How DR Congo joining EAC will bolster bloc’s potential (The New Times)
By DR Congo joining the East African Community (EAC), the six-member bloc will open the corridor from the Indian Ocean to the Atlantic Ocean, as well as North to South, hence expanding the economic potential of the region. This observation is made in an EAC document, which The New Times has seen, containing a summary of findings of the verification exercise launched by Congolese President Felix Tshisekedi on June 25, in Goma, the capital of the vast country’s North Kivu Province. At the time, the verification team earlier appointed by the EAC Council of Ministers had embarked on a 10 day trip there to establish DR Congo’s level of conformity with the criteria for admission of foreign states into the bloc in accordance with the EAC Treaty.
On the potential to strengthening integration within the region, the report also notes that DR Congo has bilateral and multilateral cooperation arrangements with regional countries in various areas that include customs, infrastructure, productive and social sectors.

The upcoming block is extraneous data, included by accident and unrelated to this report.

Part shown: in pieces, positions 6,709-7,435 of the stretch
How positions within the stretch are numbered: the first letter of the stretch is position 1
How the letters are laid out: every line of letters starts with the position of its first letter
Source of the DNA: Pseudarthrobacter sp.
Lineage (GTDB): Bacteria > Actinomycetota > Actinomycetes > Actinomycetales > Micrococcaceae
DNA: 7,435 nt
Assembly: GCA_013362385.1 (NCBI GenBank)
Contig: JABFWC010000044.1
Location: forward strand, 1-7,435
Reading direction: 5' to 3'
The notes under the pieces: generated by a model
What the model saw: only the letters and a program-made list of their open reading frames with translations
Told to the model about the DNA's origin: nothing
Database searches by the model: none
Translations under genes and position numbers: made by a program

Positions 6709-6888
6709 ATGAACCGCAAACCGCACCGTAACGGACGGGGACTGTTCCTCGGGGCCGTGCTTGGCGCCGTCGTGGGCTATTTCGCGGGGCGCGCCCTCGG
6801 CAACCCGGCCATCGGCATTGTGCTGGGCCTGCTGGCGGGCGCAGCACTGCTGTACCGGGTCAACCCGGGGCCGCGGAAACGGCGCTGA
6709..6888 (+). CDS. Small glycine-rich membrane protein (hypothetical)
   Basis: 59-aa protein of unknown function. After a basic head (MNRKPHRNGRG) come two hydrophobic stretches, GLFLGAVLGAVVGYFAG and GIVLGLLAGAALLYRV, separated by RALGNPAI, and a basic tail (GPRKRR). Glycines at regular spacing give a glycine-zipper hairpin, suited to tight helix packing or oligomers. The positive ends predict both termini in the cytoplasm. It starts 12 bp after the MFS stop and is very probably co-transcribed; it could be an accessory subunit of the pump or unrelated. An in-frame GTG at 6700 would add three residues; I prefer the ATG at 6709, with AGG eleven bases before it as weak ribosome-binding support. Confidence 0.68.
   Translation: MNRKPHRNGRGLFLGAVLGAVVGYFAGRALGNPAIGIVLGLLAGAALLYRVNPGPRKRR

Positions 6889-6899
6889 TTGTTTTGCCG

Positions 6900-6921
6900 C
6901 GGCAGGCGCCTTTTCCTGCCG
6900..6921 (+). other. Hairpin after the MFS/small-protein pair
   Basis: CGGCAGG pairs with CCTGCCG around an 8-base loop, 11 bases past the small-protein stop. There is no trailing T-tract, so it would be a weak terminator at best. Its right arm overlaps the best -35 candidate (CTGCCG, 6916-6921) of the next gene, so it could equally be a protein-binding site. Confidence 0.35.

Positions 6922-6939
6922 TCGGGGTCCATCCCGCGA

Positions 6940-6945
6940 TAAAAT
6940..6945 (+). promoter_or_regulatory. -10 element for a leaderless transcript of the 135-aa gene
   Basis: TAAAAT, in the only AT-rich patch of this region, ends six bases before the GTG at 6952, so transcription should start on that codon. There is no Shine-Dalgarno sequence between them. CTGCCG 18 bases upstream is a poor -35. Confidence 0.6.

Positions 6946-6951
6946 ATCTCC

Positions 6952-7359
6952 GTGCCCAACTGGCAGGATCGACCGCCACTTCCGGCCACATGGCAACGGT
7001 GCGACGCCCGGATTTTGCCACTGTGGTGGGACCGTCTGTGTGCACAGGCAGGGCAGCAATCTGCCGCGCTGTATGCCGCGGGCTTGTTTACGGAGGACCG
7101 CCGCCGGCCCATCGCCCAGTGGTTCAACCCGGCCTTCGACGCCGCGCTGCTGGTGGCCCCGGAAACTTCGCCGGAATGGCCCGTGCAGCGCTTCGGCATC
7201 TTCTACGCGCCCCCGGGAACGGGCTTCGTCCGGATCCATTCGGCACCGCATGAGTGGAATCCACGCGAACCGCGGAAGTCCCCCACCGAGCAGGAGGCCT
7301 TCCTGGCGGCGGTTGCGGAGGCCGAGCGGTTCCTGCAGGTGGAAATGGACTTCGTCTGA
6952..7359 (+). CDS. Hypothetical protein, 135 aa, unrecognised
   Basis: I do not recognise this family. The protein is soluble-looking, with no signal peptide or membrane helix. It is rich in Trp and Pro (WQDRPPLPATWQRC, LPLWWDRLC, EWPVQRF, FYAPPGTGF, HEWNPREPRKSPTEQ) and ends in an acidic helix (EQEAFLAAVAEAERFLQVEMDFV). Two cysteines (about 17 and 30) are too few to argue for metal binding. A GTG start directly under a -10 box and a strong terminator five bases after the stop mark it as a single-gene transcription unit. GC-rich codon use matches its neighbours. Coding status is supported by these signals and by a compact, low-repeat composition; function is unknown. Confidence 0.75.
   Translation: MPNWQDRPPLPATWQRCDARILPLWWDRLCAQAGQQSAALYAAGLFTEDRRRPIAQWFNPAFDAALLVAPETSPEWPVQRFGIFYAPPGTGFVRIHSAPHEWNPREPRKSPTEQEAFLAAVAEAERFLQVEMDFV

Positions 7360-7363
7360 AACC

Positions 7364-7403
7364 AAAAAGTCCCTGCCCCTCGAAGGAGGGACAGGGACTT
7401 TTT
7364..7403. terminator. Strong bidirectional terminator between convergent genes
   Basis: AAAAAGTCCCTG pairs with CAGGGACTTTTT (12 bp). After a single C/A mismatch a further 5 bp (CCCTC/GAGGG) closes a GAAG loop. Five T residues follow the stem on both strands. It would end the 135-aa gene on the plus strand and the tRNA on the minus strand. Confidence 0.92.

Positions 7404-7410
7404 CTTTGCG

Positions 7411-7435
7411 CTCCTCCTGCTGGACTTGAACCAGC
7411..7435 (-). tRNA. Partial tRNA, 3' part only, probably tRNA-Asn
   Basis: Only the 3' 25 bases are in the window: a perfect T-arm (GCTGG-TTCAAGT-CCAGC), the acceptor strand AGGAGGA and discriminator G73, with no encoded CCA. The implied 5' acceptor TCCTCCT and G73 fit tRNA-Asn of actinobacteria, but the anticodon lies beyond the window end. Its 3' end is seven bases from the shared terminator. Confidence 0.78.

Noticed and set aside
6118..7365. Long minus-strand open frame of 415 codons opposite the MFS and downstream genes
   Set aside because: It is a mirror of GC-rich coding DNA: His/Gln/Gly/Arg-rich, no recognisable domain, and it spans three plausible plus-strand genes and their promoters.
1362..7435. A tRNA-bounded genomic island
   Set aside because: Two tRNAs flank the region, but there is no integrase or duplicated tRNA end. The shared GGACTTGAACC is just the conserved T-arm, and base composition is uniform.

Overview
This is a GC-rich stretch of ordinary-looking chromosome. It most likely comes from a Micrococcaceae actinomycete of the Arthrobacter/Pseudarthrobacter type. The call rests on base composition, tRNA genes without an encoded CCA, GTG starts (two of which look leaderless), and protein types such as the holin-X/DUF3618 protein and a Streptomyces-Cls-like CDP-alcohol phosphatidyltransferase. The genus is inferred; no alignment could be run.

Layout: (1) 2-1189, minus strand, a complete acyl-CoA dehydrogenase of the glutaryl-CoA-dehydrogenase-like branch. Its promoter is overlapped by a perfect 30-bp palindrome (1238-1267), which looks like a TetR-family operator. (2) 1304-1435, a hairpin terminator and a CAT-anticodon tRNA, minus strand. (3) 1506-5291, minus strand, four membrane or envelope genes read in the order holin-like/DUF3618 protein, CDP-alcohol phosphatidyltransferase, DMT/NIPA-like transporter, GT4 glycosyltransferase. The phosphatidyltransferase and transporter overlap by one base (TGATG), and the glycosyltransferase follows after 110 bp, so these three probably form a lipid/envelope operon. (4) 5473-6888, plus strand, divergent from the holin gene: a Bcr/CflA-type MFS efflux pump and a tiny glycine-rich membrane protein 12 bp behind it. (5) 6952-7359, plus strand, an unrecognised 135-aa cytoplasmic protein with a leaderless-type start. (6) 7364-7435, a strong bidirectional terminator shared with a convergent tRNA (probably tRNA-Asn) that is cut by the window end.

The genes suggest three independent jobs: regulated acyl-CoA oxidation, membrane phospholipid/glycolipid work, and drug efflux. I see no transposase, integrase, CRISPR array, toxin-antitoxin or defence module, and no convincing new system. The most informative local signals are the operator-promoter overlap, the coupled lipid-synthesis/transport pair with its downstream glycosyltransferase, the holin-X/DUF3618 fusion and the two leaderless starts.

“Building Resilience Through Strategic Digital Economic Integration”. IN ATTENDANCE, Heads of Stat
The executive director of Association for Strengthening Agricultural Research in Eastern and Central Africa (Asareca), Mr Enock Warinda, said a new regional policy on agricultural and trade policy reforms will boost trade between member states. Mr Warinda made the remarks yesterday during the opening of a dialogue between the 11 member states on the new regional policy which, according to him, will be ready in a month. “The reforms will focus on the standardisation of some of the commodities traded within the eastern and central African region. We want to increase the trade, accessibility of the farmers and practitioners to the market both within and outside their countries,” he said.